It was a valid alternative to armed conflict. When a superpower exhibited its right to veto, it was also an invitation to “tone down” the conflict. It should be noted that, even after the Cold War was over, the Security Council did not go into crisis when Russia threatened to veto intervention in Kosovo. That veto did not split the UN, and yet the conflict between Russia and the United States was a real one. On the other hand, the UN risks being torn apart over the war in Iraq, because the threat of veto does not come from Russia, but from a lesser ally of the United States, France. This does break down the mechanism. Because if Russia uses its veto, it is a reduction compared to a conflict, but if France does it, this throws more fuel on the fire. In one case, it is two giants who agree to discuss things instead of shooting at each other, and in the other it is an ant that could not do anything, but uses a bureaucratic instrument to drive in a wedge that risks killing the UN.

What has to be done to make the UN function again?
It has to be reformed to make it adhere more to the real distribution of power. The UN cannot be used systematically as a straitjacket to impose on America, because in the end the jacket tears apart. And if the United States pulls out of the UN, it will be a disaster for everybody. At the same time, we have to enlarge the Security Council to let in some more permanent members, but without giving them veto power. The problem today is that the Security Council is—or is perceived as being—a “government of whites.” The UN was born out of the association of some forty or so “old world” nations, while all the others were still colonies. Where today is the space of representation of this hundred or so former colonies? Is it the General Assembly that does not count at all? Can we think about enlarging the powers of the General Assembly, transforming it into a parliament? Yes, if we wish the UN harm! But if we want truly to give representation to this world, we have to let some new members in: India, South Africa, Brazil, and—something no one ever says—Egypt. Because an Egypt “secured” by the West with massive investments—not only financial, but also social and political—can be the key to defeating fundamentalism, whereas a weak Egypt is the beginning of a total confrontation.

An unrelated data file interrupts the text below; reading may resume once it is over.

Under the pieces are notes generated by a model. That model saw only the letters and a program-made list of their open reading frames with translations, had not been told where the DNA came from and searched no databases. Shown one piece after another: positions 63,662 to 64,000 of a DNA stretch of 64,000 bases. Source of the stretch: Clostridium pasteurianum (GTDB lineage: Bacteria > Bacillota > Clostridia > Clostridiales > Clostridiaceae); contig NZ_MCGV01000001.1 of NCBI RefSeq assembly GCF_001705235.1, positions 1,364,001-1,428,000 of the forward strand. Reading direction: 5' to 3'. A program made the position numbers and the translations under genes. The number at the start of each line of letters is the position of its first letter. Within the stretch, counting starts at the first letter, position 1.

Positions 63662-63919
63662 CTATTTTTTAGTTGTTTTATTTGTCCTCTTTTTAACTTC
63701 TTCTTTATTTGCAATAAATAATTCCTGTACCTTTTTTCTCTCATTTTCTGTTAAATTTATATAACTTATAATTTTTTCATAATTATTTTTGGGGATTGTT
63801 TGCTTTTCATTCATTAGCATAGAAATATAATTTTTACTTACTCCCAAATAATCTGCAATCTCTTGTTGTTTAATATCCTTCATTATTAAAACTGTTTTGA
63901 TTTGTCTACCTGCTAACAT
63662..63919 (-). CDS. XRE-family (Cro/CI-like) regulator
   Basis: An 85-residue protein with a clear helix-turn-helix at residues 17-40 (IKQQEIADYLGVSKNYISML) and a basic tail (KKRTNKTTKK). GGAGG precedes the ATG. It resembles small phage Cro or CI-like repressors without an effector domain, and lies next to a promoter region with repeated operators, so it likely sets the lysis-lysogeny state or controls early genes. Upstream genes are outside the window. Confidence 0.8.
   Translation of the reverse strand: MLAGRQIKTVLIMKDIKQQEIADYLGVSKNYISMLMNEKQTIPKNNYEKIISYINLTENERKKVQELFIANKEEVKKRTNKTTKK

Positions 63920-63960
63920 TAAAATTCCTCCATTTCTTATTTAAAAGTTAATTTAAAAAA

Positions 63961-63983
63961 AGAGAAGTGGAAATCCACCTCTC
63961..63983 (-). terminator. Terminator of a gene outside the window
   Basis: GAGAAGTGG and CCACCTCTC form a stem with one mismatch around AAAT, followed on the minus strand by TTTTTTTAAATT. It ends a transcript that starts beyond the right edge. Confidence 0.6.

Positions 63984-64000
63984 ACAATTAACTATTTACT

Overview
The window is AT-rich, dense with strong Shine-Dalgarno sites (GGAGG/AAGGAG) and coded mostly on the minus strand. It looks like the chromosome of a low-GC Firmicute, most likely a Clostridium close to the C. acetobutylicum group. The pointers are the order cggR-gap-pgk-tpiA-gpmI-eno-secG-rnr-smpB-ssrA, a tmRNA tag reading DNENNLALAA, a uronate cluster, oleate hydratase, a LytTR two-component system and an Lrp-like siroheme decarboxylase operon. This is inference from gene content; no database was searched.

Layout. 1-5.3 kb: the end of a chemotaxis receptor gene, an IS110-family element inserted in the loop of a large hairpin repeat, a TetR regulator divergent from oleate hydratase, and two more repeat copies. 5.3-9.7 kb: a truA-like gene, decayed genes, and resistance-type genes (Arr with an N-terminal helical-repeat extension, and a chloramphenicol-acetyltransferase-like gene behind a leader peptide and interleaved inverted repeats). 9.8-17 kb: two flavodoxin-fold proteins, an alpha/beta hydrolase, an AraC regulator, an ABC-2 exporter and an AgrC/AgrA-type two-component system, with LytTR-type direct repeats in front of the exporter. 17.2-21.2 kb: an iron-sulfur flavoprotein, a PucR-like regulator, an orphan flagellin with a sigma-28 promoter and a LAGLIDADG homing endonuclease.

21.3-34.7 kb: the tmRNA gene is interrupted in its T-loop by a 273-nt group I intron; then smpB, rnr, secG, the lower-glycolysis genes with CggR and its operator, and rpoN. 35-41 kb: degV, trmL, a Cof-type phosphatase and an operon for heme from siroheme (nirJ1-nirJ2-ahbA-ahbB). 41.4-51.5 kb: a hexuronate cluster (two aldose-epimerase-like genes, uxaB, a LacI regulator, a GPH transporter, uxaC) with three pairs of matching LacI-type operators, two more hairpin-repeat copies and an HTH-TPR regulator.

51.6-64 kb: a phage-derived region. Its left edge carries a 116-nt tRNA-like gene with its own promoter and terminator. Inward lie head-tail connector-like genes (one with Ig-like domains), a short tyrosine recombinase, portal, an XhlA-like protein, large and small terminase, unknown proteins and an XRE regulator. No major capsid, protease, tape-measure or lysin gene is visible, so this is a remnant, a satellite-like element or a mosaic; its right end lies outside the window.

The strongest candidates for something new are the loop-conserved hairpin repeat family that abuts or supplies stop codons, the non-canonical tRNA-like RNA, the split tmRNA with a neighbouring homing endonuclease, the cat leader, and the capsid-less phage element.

The Church has always supported the role of the UN, and she did so also during the Iraq crisis. Could this position change in the future?
The Church has always supported the UN because a very high price was paid to establish it, in human and political terms, after World War II. Moreover, it is the culmination of the effort to give a juridical base to international politics, which was the dream of the twentieth century. The limitation lies in the fact that Catholic culture is too often tied to an apologetic world view—it conceives of the world as full of good feelings and good people. Often, too, a hyper-conservative attitude endures, that leads to considering the UN as untouchable. Instead, it is evident that reform is necessary, and the period after the Iraqi war probably provides a great chance to do it. I believe the Church has intuited the importance of this. Even the Americans are realizing that the UN is not only a straitjacket. When you are able to fit into it and manage consensus, it is also an enormous resource.

You are a political scientist. What is your opinion about the call to “education of the heart” as a prospect for work also in the relations between nations?
I believe that in this case, words are the constructive part of a view that is not detrimental to awareness of the real situation. Sometimes, the problem of fine words is that they end up taking the place of an analysis of reality. Thus, today, unfortunately, we either have military strategy or pacifism, and we are missing this constructive, educational part. However, it would be a crazy example of subsidiarity to delegate to the UN, at the apex of the world political organization, a task as important as education. Culture, society must take on this task of educating men. Peace has to be built, certainly, but not by way of a UN super-government. This would be a nightmare worthy of Orwell.